One of the first rules you learn in economics is there is no free lunch. But for the last several years many economists made an exception when it came to infrastructure spending. Interest rates have been so low that the potential long-term national economic benefit from improving US infrastructure, such as roads, airports, bridges, and internet access, could easily outweigh the cost of borrowing money to do it. (Former US Treasury secretary Larry Summers nicely laid out that calculus here.)
Now US president-elect Donald Trump is pushing forward with infrastructure plans rooted in such analysis. But there are two vitally important wrinkles to the argument to consider:
- The right kind of infrastructure spending will take several years to have any perceptible economic impact; there is no instant gratification here, given the nature of projects and the current low level of US unemployment.
- Interest rates are rising in anticipation of such spending, making borrowing to fund it more expensive.
The result is that the projects will ultimately cost more and, if the right projects are selected, any economic benefits will take longer to arrive.
Solid infrastructure provides the foundation for growth for years to come. Where things get controversial is the question of whether all infrastructure projects—even those that offer little or no economic value directly in that way—increase economic growth just by putting to work people and resources that would otherwise languish.
Do the projects matter?
During the height of the last recession, some economists argued that pretty much any public-works project would boost the economy—even digging and refilling a hole. Economist are sharply divided on whether that’s actually true. But many agree that when the economy is at near-full capacity (as it is now), spending government money on useless projects doesn’t really turbocharge the economy and only increases deficits.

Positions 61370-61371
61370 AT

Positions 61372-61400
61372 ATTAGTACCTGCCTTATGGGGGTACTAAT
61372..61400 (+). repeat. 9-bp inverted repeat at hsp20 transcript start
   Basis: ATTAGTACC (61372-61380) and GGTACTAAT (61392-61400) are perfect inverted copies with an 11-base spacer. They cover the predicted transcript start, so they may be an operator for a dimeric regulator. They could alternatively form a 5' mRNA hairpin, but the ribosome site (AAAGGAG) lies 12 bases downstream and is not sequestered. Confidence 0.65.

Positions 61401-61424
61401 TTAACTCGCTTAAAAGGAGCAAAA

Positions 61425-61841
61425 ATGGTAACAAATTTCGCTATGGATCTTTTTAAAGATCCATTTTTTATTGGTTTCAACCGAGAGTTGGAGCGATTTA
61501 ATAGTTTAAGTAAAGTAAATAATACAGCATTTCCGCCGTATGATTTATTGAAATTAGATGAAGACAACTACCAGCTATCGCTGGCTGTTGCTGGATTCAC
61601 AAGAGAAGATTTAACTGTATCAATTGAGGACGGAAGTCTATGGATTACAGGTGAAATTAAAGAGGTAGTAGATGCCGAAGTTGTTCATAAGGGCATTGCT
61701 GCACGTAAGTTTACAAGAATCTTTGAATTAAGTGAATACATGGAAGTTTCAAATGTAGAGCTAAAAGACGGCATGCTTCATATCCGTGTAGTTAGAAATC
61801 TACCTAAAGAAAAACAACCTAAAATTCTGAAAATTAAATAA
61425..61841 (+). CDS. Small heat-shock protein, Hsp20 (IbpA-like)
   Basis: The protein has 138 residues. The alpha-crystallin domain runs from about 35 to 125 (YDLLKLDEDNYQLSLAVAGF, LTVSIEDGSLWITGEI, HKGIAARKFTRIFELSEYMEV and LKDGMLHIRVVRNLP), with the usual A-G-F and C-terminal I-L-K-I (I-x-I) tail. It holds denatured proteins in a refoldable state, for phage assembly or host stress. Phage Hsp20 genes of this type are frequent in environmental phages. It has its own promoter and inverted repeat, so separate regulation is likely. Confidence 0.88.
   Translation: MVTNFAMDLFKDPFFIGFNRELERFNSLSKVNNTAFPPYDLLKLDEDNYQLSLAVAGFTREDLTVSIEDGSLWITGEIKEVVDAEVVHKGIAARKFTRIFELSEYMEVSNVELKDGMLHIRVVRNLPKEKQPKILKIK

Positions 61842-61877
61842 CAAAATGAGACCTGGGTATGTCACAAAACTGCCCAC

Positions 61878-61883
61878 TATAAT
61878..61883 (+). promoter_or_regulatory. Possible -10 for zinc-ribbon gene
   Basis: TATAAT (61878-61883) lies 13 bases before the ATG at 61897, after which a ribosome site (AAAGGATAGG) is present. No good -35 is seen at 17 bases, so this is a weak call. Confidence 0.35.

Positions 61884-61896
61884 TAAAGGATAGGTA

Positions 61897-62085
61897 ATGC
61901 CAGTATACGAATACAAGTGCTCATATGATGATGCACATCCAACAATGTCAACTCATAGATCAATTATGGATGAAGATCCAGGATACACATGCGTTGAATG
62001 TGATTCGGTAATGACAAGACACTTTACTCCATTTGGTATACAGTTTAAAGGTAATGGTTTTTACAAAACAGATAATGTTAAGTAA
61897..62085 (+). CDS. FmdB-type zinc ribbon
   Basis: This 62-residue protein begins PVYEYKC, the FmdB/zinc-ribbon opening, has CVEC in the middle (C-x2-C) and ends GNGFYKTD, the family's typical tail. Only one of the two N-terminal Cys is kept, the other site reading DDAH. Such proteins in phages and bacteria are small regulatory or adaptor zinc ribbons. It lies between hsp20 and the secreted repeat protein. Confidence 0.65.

One reason why is that unemployment is low right now and there are not many people who need an infrastructure job. True, it could be argued that unemployment may be low, but lots of people still need work. Labor-force participation still hasn’t recovered because many Americans dropped out of the labor force and, as research has documented, take pain medication. But it’s not clear that infrastructure spending would help them. Working on infrastructure projects takes technical know-how, and many members of the long-term unemployed probably don’t have the skills necessary to build a high-speed railroad.
If they do matter, how do we pick them?
Picking the right projects is hard and often comes down to political favors. That is one reason why most infrastructure spending is left to state governments (they may be more aware of local needs, though are also subject to political capture). Trump’s advisors advocate letting the private sector pick the projects by offering them favorable tax incentives. But there is concern that the most economically valuable projects take years, even decades, to pay off. The private sector can’t wait that long for a return on its investments.
Timing is a problem
The projects that provide the most value aren’t “shovel-ready,” Nobel-prize winning economist Joe Stiglitz pointed out during a recent panel discussion at Columbia’s School of International and Public Affairs. It will take a few years to identify and plan for them. And even if those projects do provide the foundation for long-term growth, they may harm the economy in the short run.
On the same panel Columbia University and PIMCO economist Richard Clarida explained that markets will anticipate a big increase in spending and interest rates will go up right away (they did with news of a Trump victory). Higher interest rates will make other kinds of investment more expensive and can dampen growth. Meanwhile, the benefits of the infrastructure projects won’t appear for several years.
It seems how well Trump’s infrastructure plan will work will depend on how patient he is. Given the state of the economy, boosting economic growth will require picking useful infrastructure projects. They have the potential to boost America’s productive capacity for years to come. They might also leave a powerful legacy (imagine the Trump dam or Donald Trump bridge). But odds are those kinds of projects won’t confer much economic benefit, only cost, during his reign as president. And just how comfortable will Trump and his administration be with delayed gratification?